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Taking Your Time

Tuesday, 5 January 2010
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Think about the best meal that you have ever eaten. Chances are pretty good that you enjoyed that meal with others.

There is much to be said about eating in community. Friendships and family bonds can be strengthened when we sit down together at the table. Our Tradition encourages this behaviour. For example, when three people eat together, the Birkat HaMazon(Grace After Meals) is preceded with zimun. Zimun is the term used for both the group of three or more as well as for the introductory invitation prior to the core blessings of the Birkat HaMazon. In fact, if two people eat together, we are taught (Mishnah Berurah 193:7) that it is great mitzvah to find a third to join the meal! The Talmud bases the teaching of eating in community on a line from Proverbs (14:28) which states “In a greater number of people there is glory of the Sovereign”. Should ten or more individuals eat together, the word Eloheinu (“our God”) is added to several of the lines of the zimun.

In his book, The Omnivore’s Dilemma, Michael Pollan describes the beauty of slow and storied meals. One cannot have a storied meal alone. It requires other individuals. By lingering over a meal, savouring the tastes and textures while sharing histories, memories, and stories, we deepen the experience. Much in the way we do yearly at the Pesach Seder. [A comparison drawn by Pollan himself!]

And much in the way we do weekly at the Shabbat table. Or, rather, much in the way we ought to do weekly at the Shabbat table. How rapidly the week slips past us. Friday rolls around again only to find us unprepared to relax. For relaxation does take preparation. And for many of our families, making Shabbat can seem like just one more item on a never-ending to-do list.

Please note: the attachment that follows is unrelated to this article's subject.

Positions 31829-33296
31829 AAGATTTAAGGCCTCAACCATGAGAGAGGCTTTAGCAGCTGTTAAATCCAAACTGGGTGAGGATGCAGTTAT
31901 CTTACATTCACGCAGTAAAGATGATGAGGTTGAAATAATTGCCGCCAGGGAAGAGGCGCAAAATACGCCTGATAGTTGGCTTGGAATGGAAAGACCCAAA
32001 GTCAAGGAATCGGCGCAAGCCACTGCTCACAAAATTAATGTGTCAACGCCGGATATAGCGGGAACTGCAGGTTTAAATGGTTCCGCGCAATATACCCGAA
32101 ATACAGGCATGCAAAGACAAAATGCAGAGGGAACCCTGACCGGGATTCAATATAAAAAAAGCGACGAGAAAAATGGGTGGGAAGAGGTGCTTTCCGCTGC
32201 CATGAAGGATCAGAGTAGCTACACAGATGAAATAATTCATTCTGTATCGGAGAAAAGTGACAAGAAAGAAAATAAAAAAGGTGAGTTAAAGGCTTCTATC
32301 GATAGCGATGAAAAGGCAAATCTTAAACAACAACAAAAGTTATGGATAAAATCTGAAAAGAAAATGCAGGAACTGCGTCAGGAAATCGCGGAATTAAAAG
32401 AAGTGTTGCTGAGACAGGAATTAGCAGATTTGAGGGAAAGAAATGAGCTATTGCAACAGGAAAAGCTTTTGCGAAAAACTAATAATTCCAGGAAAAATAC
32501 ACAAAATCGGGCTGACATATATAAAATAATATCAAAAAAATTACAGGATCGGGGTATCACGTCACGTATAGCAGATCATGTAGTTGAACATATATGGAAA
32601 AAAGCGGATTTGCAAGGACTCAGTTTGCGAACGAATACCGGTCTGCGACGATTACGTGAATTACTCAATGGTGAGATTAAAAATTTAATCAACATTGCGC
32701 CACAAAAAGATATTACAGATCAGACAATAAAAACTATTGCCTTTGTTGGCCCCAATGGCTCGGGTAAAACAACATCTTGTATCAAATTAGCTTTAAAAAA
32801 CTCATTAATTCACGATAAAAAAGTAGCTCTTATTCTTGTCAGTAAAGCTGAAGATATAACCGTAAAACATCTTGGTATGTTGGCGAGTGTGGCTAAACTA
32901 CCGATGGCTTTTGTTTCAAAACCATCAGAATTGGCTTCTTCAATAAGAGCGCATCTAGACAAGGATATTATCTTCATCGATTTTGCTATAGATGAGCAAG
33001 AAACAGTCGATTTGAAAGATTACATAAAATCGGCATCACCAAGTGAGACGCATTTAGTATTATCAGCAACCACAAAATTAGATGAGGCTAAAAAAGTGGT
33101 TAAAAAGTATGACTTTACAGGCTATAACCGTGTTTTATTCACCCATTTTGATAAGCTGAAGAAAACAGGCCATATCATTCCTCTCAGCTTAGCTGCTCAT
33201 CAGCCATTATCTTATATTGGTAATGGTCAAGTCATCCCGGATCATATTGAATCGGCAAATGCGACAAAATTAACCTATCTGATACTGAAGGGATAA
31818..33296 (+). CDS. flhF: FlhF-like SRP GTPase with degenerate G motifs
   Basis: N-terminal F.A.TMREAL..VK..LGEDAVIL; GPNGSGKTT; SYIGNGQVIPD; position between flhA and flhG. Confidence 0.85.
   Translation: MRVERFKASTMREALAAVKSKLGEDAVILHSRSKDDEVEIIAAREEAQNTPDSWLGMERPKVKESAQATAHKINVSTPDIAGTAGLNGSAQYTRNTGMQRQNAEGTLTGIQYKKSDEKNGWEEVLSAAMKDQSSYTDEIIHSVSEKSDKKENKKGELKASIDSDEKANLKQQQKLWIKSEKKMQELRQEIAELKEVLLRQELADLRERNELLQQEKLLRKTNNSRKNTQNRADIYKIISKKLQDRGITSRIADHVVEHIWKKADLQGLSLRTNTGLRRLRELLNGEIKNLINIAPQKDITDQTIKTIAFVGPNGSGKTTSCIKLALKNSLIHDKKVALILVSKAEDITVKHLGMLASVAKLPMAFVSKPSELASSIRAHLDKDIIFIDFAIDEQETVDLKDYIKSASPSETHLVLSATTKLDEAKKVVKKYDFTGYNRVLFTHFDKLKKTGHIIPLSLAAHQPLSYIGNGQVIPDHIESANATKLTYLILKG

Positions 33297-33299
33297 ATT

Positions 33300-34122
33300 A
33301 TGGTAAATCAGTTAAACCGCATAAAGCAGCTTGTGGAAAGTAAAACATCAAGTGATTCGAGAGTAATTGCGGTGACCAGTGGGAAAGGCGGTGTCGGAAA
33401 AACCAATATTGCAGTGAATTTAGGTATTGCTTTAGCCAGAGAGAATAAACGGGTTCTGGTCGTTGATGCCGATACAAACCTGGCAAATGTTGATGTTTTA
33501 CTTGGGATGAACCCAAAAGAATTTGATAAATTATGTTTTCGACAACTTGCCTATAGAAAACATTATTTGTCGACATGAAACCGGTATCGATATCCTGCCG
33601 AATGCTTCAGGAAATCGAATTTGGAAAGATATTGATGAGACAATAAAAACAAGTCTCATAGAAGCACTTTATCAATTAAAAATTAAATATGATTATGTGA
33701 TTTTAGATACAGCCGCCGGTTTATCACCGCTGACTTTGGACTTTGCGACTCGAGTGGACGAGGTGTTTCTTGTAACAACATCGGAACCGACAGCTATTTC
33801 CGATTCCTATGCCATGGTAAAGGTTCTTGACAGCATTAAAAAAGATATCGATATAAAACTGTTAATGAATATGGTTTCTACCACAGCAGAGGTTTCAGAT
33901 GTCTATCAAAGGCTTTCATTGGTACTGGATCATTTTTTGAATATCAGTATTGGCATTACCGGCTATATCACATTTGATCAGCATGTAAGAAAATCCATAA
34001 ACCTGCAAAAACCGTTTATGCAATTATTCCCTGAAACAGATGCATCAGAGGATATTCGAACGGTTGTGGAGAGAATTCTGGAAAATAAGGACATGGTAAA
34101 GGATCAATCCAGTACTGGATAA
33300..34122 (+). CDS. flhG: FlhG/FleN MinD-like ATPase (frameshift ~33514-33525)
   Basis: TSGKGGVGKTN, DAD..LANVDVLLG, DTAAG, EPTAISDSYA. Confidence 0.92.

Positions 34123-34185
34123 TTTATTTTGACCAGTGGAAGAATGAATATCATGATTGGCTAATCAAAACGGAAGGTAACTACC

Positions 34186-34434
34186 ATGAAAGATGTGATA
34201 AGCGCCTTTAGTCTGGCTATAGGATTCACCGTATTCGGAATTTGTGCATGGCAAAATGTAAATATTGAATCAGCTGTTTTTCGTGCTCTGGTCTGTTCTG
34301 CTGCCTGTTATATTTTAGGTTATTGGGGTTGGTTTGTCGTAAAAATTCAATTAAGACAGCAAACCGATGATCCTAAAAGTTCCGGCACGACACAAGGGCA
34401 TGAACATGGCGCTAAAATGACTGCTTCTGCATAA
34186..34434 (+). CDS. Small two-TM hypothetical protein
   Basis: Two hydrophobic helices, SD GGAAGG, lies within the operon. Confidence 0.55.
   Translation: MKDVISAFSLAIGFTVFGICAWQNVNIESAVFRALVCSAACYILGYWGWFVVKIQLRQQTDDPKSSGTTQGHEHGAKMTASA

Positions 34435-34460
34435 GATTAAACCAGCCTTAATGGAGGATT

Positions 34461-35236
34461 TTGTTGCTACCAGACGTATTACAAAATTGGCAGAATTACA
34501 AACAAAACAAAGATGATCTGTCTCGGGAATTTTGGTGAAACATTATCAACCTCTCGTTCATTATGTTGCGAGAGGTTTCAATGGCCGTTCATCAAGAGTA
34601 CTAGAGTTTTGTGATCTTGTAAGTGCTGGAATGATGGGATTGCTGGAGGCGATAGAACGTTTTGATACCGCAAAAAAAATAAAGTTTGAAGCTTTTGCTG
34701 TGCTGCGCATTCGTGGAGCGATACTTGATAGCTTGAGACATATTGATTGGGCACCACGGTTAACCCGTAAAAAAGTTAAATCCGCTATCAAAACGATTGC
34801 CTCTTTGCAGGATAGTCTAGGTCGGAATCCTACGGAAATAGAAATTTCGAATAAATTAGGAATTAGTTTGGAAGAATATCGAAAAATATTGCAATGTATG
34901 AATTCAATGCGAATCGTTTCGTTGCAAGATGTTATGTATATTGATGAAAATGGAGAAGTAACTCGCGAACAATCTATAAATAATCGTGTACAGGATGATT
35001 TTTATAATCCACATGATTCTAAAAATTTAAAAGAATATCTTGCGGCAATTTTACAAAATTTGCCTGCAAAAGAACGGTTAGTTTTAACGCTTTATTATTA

Like many shul communities, we get together for a monthly Shabbat dinner. We hope that it will allow more and more people to experience Shabbat. To enjoy the company of old friends and new as we eat together, sing together, and share Torah together. As it is written, “But if three have eaten at one table and have spoken over it words of Torah, it is as if they had eaten from the table of God.” (Pirkei Avot 3:4).

What are you doing to enjoy food in the company of others?

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3 Comments leave one →
  1. Wednesday, 6 January 2010 12:30 am

    Besides the usual family or company over meals, my girlfriends and I have a tradition we call GNI – Girls’ Night IN. Every six or eight weeks we get together at someone’s house and share a meal. We used to actually cook together first but after a few too many 11pm meals we now have everyone bring their dish ready (or nearly ready) to eat. Much more personal than just going out to eat, and cheaper too.

  2. Wednesday, 6 January 2010 5:17 pm

    I love this. I was laughing as i read, though, because I was eating a snack at my desk as I read your post….so much for communal eating.

  3. Saturday, 16 January 2010 10:49 pm

    Thinking about it…
    When thinking of a great meal, the food is less important than the company.

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